HAM: Well, I think Clinton has a duality. You know, he's the charming guy, he's the nice guy, but he's also a guy who's prone to eruptions and some falsehoods.

You know, he's like The Incredible Hulk, except he turns sort of purple and blotchy instead of green. But, you know, I think he's sort of a victim of the -- or not a victim, but he's getting used to the 24-hour news cycle. When he was president, he was not subjected to quite as much scrutiny, and I think he got a lot of passes, and now he's mad he's not getting them anymore.

KURTZ: Jonathan Capehart, just briefly...

AXELROD: Howard?

KURTZ: Go ahead. Go ahead, Jonathan.

CAPEHEART: Howard, I wasn't saying anything. I think that might be Jim trying to get in.

But I would like to say that Jim is half right. I think President Clinton had a point, and I think it's the point that Jessica was making earlier, which is both campaigns are spinning reporters nonstop, constantly, and that's been going on behind the scenes. And we saw it erupt on stage at the debate and we saw it erupt in front of Jessica when the president said what he said to her.

KURTZ: You know, the media take on this was that the former president really was rattling Barack Obama, took him off his game, got him off his message. Now that Obama has won that state so big, I think they'll -- the conventional wisdom will congeal. We will say this was all a big backlash against Bill Clinton.

We've got to go to break. More RELIABLE SOURCES in a moment.


KURTZ: Jim Axelrod, in Columbia, South Carolina, I want to pick up with you this argument about Bill Clinton's role in the South Carolina Democratic primary.

Of course he was trying to play the attack dog role for his wife and get out any negative message he could against Barack Obama, but you don't think he has any point whatsoever that journalists would rather cover political sniping between a former president and a presidential candidate, as opposed to, you know, doing another piece comparing their health care plans?

AXELROD: I think you minimize it, Howard, by calling it political sniping. I think there's a context that story is unfolding in.

Bill Clinton is out here with a very specific purpose. He is raising questions about Barack Obama, trying to get beyond the rhetoric to the reality, in the words of the Clinton campaign, while Hillary Clinton is making speeches about the economy. So Bill Clinton becomes very much a central focus.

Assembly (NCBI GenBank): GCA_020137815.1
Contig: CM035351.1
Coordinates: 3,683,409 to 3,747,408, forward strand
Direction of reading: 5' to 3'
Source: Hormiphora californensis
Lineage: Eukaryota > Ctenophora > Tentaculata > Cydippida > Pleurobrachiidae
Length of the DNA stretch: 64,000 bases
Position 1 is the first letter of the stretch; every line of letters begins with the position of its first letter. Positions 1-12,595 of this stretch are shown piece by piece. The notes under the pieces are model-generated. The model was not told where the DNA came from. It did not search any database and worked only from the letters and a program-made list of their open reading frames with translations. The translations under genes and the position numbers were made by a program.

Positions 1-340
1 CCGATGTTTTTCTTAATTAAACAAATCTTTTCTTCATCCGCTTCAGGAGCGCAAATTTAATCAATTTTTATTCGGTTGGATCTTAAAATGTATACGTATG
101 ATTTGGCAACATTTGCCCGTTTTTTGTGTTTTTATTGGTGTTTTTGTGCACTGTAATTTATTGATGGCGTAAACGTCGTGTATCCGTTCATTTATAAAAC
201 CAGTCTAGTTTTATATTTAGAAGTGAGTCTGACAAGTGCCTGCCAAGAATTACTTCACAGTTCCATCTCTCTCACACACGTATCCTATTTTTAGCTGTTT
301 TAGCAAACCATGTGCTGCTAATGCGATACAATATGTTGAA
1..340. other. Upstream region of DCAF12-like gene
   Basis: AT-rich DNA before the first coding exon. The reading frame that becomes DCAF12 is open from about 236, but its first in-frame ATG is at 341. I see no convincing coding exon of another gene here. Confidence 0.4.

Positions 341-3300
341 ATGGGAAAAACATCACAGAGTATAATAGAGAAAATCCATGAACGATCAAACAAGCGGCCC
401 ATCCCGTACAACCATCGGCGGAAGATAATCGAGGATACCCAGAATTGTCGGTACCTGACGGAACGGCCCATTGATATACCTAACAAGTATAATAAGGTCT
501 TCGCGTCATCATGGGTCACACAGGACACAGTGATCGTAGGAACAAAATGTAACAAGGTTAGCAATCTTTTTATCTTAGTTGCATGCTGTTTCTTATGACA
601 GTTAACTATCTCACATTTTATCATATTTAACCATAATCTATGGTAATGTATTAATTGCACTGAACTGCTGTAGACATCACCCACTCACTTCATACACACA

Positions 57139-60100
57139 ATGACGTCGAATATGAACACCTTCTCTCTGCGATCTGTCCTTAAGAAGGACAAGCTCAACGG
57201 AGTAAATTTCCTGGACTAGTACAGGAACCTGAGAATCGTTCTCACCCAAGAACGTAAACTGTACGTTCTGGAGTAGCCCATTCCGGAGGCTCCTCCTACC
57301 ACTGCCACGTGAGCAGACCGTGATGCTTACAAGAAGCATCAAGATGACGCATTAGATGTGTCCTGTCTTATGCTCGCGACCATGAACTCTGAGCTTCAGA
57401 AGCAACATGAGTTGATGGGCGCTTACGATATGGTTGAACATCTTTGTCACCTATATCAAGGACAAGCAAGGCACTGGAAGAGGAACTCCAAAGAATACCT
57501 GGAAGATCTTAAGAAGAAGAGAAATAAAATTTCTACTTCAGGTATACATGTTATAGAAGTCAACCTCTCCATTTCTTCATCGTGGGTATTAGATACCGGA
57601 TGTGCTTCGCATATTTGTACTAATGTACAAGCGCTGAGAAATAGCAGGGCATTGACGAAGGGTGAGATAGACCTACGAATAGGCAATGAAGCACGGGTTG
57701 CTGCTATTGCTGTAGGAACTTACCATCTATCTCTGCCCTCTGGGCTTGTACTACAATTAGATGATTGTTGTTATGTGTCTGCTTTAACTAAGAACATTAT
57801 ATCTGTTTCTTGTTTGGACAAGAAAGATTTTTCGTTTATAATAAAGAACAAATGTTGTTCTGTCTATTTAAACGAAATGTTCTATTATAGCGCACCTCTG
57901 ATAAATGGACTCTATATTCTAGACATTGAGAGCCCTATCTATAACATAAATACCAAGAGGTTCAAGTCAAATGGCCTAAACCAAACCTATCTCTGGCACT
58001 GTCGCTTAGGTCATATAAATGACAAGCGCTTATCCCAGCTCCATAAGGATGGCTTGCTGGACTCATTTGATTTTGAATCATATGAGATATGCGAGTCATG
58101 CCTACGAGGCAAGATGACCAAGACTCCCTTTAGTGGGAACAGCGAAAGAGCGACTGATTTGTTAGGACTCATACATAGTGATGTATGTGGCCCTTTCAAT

What I found interesting though, was that after all this started to blow up, and I tried to ask the former president a couple of questions at an event, his press people were try to go keep the media away from him after all of this, as if a former president of the United States didn't want to answer any more questions about this. So, listen, as I've been saying to people all week, there's no surprise here that the Clintons are going to play this a certain way.

The question is, how is Barack Obama going to answer it? So I think in this sense, covering the back-and-forth is very informative in terms of what it reveals not only about the Clintons, but about Barack Obama.

KURTZ: Jessica Yellin, this morning's "New York Times," there's an op-ed piece by Caroline Kennedy, endorsing Obama and saying that he would be the kind of president that her father was.

Is this going to get a big media ride because she's a Kennedy, frankly?

YELLIN: It will get a huge ride inside what we call Beltway High School, all those -- the (INAUDIBLE) who occupy all of our positions.

I don't know how much it circulates out into the bigger picture, into real voters out here in South Carolina. But to the extent that the media cares about this, it gives him a boost of support from not just somebody who cares about his message, but somebody who's really a part of the establishment, something that Hillary Clinton has been winning all along.

And it could also be a psychological blow to Senator Clinton and her campaign. And you can't discount the effect of that on their morale.